Those searching for a Ph.D. that will allow them to pursue an academic career in Austrian economics should read Michael Rozeff”s article on LewRockwell.com. Although the topic of the article is “Stimulus as Seen through Becker’s Chicago Lens,” Dr. Rozeff provides in passing an instructive description of his own graduate education at the University of Rochester’s School of Management which stimulated and encouraged his interest in Austrian economics.
Although the program he describes existed forty years ago, it broadly illustrates the type of mainstream graduate program that is amenable and even welcoming to Austrians. Despite the fact that the program was part of a business school, its focus was economics. There was a distinguished faculty that included Martin J. Bailey and Don Gordon, a former colleague of and important influence on Douglass North.
As Rozeff notes, the faculty was open-minded and questioned each other’s work continuously. Furthermore, “The excellence of this faculty lay, not so much in propounding a particular point of view as such, but in providing an immersion into intellectual challenge. . . . Students were treated as equals in the sense that they could raise objections and command a hearing as much as a faculty member could.”
In one course, Rozeff recalls, Martin Bailey had students write their own constitutions to rectify flaws in the U. S. Constitution, a project which eventually was published as a book. Most importantly, his teachers “emphasized qualitative, not quantitative economics. Mathematical economics was not part of the curriculum. Price theory was. Economic reasoning was. Inquiry emphasized theory, thought, ideas, and interpretation above empiricism. . . . They did not neglect economic history. Sooner or later, the inquiry fell on Wicksell, Böhm-Bawerk, Knight, Hayek, and others. One easily discovered the Austrians.”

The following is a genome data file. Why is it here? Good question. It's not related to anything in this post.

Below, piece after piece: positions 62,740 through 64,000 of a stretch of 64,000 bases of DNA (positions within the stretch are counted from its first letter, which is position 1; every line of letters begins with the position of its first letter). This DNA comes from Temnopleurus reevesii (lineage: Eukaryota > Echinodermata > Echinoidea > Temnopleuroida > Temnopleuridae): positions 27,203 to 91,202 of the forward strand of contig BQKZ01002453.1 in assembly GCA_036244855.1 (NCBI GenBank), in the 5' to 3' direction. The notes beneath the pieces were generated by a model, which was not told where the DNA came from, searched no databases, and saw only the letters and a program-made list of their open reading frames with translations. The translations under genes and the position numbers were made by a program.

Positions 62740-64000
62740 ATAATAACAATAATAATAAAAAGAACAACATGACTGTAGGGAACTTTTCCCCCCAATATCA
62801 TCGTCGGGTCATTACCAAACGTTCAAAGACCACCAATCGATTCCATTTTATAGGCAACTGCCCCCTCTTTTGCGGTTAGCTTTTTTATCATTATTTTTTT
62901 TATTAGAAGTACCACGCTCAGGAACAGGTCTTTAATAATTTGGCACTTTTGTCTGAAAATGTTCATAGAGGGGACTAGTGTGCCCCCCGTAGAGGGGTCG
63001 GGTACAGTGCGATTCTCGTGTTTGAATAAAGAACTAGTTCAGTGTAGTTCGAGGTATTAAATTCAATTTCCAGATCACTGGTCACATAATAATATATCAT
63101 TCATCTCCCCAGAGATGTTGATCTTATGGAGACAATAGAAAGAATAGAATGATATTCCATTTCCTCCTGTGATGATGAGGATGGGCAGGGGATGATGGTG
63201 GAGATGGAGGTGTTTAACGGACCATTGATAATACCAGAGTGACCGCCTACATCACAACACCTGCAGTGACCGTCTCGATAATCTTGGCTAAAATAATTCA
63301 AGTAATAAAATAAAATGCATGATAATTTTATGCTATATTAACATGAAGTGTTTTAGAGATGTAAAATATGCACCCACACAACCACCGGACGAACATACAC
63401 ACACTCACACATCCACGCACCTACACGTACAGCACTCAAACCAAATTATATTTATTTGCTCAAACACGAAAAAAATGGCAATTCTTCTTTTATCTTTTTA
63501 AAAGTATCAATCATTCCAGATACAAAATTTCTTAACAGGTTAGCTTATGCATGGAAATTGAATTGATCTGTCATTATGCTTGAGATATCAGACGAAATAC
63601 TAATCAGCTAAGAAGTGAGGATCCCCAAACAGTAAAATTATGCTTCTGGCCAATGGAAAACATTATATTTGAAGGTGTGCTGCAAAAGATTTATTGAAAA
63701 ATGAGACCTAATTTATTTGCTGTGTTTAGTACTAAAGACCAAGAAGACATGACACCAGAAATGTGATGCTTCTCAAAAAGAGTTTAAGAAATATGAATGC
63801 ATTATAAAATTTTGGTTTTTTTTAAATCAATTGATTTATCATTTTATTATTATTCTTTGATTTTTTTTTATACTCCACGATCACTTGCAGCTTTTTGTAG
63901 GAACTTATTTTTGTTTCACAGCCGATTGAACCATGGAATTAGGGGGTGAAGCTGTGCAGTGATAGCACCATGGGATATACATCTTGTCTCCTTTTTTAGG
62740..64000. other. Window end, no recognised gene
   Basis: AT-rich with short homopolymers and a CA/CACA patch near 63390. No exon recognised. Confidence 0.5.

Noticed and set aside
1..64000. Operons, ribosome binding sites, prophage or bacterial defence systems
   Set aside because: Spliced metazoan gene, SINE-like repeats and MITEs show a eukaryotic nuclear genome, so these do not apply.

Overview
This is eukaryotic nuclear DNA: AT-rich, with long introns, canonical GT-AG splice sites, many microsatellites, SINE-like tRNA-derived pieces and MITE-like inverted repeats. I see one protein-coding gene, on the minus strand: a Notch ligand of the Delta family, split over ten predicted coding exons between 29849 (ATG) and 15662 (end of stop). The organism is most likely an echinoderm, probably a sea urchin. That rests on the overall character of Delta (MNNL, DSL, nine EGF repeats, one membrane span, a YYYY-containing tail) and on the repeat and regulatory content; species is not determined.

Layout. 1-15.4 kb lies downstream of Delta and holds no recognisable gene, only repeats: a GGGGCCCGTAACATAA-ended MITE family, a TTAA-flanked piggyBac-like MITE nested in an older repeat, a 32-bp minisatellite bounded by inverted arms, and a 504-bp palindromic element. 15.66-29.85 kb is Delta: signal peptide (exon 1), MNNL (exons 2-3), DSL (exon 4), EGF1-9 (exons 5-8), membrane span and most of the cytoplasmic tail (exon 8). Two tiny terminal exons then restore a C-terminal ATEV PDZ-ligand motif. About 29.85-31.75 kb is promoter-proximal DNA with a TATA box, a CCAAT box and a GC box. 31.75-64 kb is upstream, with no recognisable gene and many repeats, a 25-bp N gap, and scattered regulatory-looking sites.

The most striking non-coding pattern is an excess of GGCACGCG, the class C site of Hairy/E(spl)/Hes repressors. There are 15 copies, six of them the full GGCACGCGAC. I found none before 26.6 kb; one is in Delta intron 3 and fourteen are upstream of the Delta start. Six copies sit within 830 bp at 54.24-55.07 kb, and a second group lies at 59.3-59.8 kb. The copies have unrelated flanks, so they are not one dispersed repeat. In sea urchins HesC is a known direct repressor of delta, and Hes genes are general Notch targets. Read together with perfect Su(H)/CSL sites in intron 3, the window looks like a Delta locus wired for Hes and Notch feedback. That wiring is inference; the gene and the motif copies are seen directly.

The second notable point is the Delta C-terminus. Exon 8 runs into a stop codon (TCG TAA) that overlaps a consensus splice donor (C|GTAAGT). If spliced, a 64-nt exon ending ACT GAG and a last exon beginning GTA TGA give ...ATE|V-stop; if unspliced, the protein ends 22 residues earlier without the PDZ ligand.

There are a number of lessons to be learned from Rozeff’s discussion for those who are currently considering pursuing a Ph.D. as a means to an academic career in which they can teach and do research in Austrian economic theory or political economy.
1. You do not need to enroll in a traditional Ph.D. program in a department of economics. Economists hold prominent positions on the faculties of business schools, schools of public policy and of international relations, and departments of agricultural and natural resource economics. The number of disciplines, sub disciplines and specialties within these schools and departments are proliferating and now include entrepreneurship, strategy, contracts and institutions, business ethics etc. all of which are amenable to a broadly Austrian approach.
2. Many of these programs, while rigorous, are not overly quantitative and stress mainstream verbal-logical price theory and applications. The Austro-Mengerian, or causal-realist, approach to price theory was once the mainstream theory, and there still exists some kinship between qualitative Chicago and Marshallian price theory and Mengerian price theory. In fact, one of the main goals of Murray Rothbard in writing Man Economy and State was to recover and advance 1950s mainstream price theory which had been hijacked by the positivists and mathematical modelers.
3. Becoming an economist requires rigorous training and critical thinking, and institutional ranking is crucial in job placement. As things stand today in the U.S. one is probably best served in both regards by enrolling in a high quality mainstram Ph.D. program in one of the alternative disciplines such as management, public policy or even in mainstream economics, which feature superior and accomplished faculty who are at the top of their specialties. Enrolling in a heterodox economics program just because there is an “Austrian economist” or a few libertarians or anarchists on the faculty, while a possible alternative, may not be an optimal strategy in terms of intellectual development or career prospects.